Love Thy Neighbour: How the church is getting involved

Over the past few weeks, I’ve had the opportunity to become acquainted with a couple churches around the South Shore and in Montreal, getting a better sense of what each is doing in order to get involved with their community and with global issues.

Growing up in a Christian community, I’d sometimes felt that the church was separate from the outside world. It seemed as though there was an invisible rift between the people I would see during a Sunday service and those that would sit next to me in class; sermons and worship seemingly never intersected with real-world issues.

INTERVIEW: Matheus Schultz

The following is the transcript of an interview between the author, Julie Brown, and Matheus Schultz, a college student and member of Saint-Marc's Parish in Candiac. The interview was conducted on April 6th, 2016. The event discussed took place on April 3rd, 2016. 

The article that these interviews were conducted for can be found here.


BROWN: Tell us a bit about the event that you orchestrated.

A Warm Welcome for Refugees


300 Syrian Armenian refugees were welcomed to the Montreal community with a special Sunday service and lunch at a church in Outremont, according to CBC News.

The St. Gregory the Illuminator Armenian Cathedral, where the event was held, is part of the Diocese of the Armenian Church of Canada, “which has co-sponsored more than 1,000 Syrian Armenian refugees” and continues to offer their support to newcomers.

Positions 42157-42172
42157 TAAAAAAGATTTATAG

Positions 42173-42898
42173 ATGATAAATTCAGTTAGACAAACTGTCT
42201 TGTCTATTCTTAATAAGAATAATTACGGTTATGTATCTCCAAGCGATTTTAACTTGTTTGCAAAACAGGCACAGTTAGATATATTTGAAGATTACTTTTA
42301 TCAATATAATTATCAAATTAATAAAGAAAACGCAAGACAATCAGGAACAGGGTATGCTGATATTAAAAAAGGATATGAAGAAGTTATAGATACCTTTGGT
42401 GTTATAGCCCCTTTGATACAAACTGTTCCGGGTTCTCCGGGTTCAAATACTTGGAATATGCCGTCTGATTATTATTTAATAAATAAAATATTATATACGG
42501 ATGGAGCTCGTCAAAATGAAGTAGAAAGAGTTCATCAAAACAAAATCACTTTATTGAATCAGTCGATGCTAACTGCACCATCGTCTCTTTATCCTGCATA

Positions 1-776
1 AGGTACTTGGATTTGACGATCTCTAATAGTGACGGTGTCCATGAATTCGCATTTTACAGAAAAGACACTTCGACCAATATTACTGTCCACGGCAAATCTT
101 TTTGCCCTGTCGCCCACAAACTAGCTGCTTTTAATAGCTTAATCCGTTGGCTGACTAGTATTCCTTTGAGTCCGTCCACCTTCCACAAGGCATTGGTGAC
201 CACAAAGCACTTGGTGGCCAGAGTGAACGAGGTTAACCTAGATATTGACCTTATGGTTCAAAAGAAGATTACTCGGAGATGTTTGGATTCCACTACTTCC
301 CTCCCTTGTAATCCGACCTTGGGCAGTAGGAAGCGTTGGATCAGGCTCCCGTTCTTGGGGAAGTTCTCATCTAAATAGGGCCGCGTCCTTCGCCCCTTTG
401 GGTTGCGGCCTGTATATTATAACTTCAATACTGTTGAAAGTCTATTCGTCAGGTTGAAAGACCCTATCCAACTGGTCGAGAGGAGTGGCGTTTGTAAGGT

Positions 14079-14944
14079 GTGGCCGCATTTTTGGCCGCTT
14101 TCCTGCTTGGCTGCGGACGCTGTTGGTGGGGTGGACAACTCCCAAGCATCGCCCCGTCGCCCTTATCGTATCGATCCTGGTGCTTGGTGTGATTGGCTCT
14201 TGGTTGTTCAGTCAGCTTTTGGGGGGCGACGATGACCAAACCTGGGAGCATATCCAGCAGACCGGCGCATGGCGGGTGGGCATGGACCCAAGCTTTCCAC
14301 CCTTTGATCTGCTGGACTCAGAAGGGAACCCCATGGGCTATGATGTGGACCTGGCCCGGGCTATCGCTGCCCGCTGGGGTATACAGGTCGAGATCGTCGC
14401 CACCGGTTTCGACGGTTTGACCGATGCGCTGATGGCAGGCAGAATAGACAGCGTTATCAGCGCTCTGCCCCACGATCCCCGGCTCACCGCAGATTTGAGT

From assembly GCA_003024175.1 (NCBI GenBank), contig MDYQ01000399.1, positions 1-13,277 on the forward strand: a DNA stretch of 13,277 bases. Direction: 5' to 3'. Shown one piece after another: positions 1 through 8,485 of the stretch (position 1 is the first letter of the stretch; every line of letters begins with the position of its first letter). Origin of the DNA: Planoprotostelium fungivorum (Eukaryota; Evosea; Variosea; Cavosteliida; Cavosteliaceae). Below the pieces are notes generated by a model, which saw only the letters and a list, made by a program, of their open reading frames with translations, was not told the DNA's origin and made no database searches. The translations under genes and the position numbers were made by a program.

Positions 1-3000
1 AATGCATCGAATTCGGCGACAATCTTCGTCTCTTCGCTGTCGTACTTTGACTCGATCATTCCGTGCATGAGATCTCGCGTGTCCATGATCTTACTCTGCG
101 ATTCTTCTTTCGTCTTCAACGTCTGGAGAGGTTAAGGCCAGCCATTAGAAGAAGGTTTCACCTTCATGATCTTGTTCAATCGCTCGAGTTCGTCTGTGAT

Updated Challenges for Innocent Syrians: Starvation in the Cold of Madaya


In the article Inside Madaya: Videos Show Suffering of Starving Syrian Town by Nick Paton Walsh, published by CNN on January 26th of 2016, some of the atrocities of the Syrian war are exposed. In Madaya, a town in the middle of the conflict, and sieged by pro-governmental forces, are confined innocent children and adults. These people did not received medical, nor food support for the last ten days.

Humanity’s Latest Failure




Aylan Kurdi. Do you remember that name? It’s been all over the news in the past couple of days. He is the little boy who was washed up the shore of a beach in Turkey. That little boy’s death is the latest display of society’s failure.

Aylan and his family were hopeful refugees, who just wanted to get away from all of the horror that is talking place in their native country of Syria caused by the Islamic State of Iraq and Levant (ISIS) and by the country’s dictator Bashar Hafez al-Assad.

Syria: Deaths In Refugee Camp


Although the new year has only yet begun, the bad news has already started coming. The aftermath of activity in Syria has begun taking it’s toll on refugees. According to an online article on The Huffington Post, 63 refugees have been found dead in a besieged Palestinian refugee camp so far.

The world regroup

Syria’s starting to be a real horror scene. We can believe it; childs killed, population intoxicated, guns, missiles, chemical weapons … To talk about it & move, the G20 regroup in Russia, on wednesday 4th.


Protect and strike

I have always been interested in international politics. When I read an article describing the recent events in Syria (, I felt obligated to critically analyse it from an ethical point of view. As of August 31th, an alleged chemical strike that killed hundreds of civilians in the city of Damascus, Syria, is still under investigation by UN officials.